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Obesity (Silver Spring). 2012 Jul;20(7):1481-90. doi: 10.1038/oby.2011.370. Epub 2012 Jan 19.

Early alterations of the immune transcriptome in cultured progenitor cells from obese African-American women.

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Clinical Research Center, Morehouse School of Medicine, Atlanta, GA, USA.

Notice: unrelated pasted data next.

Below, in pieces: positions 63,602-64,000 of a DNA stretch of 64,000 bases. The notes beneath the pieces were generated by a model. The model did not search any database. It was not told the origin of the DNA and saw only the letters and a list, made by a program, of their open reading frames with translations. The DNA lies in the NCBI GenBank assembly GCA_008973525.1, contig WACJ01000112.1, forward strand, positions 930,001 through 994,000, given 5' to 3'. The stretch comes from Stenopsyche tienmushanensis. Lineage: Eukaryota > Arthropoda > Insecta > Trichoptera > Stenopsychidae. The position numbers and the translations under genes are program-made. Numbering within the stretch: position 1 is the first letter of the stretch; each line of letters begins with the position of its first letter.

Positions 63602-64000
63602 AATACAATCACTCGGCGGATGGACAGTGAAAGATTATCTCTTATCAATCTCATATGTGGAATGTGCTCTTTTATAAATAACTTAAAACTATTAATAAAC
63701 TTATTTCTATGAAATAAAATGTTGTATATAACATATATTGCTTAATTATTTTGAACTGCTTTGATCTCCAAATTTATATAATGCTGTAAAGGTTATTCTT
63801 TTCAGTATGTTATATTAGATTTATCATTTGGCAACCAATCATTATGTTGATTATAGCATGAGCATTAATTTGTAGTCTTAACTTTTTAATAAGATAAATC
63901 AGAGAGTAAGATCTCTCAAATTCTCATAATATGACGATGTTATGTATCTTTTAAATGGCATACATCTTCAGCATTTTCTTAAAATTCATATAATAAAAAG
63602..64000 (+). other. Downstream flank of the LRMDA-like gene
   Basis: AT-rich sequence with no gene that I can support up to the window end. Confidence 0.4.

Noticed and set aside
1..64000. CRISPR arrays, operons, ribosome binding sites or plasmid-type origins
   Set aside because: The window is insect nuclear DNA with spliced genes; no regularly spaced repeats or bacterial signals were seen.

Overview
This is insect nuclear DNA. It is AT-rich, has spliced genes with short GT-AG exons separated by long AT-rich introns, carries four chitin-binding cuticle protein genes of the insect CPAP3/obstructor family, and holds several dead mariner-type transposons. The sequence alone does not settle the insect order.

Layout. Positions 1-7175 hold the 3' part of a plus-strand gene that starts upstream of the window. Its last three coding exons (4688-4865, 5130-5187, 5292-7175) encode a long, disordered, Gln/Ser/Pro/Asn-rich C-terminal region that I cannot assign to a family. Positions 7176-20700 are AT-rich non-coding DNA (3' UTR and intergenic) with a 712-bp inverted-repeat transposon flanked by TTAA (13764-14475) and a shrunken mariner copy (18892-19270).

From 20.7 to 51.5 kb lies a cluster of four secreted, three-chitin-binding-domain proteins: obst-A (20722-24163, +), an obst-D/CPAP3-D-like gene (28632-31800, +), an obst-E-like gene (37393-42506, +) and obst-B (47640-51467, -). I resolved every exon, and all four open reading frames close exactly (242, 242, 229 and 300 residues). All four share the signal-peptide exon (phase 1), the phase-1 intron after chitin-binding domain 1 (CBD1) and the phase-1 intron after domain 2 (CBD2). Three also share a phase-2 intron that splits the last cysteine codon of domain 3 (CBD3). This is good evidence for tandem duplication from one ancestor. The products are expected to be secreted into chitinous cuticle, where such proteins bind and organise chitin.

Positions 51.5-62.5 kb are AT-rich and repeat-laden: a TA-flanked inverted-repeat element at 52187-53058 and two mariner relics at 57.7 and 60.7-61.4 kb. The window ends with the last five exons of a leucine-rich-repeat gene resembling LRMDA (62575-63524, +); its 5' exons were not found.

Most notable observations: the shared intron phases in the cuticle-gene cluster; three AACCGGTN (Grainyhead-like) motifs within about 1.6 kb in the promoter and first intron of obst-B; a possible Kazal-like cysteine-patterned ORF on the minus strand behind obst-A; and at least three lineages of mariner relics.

Progenitor cells (PCs) are key components of vasculogenic remodeling and hematopoietic development. Decreases in the number and function of angiogenic progenitors have been observed in coronary artery disease, hypertension, and diabetic vasculopathy. Several recent studies have also demonstrated a close relationship between increased visceral fat and cardiovascular disease, implying an association between obesity and vascular dysfunction. However, very little is known about the role of PCs in obesity. We generated whole genome expression profiles of cultured PCs from 18 obese and 6 lean African-American women on Agilent microarrays and analyzed the data through bioinformatic pathway analysis using multiple databases and analytic tools. False-discovery rates (FDR) were calculated to assess statistical significance while controlling for multiple testing. We identified 1,145 upregulated and 2,257 downregulated genes associated with obesity (1.5-fold or greater absolute fold-change). Pathway analysis further identified a statistically significant downregulation of immune-response pathways in the obese subjects, including T-cell receptor signaling, natural killer cell signaling, and chemokine-signaling pathways (FDR <5%). Chemokine gene-expression patterns were consistent with an angiogenic-angiostatic imbalance and a downregulation of CXCR3 receptor-mediated signaling in the PCs from obese subjects. Overall, these findings reveal a novel transcriptional signature in cultured PCs from obese African-American women and further suggest that obesity-associated immune-compromise may originate much earlier in cellular development than currently appreciated. Clinically, this may translate into a lengthier period of immune dysregulation in obese subjects exposing them to greater risks of infection and other morbidities.

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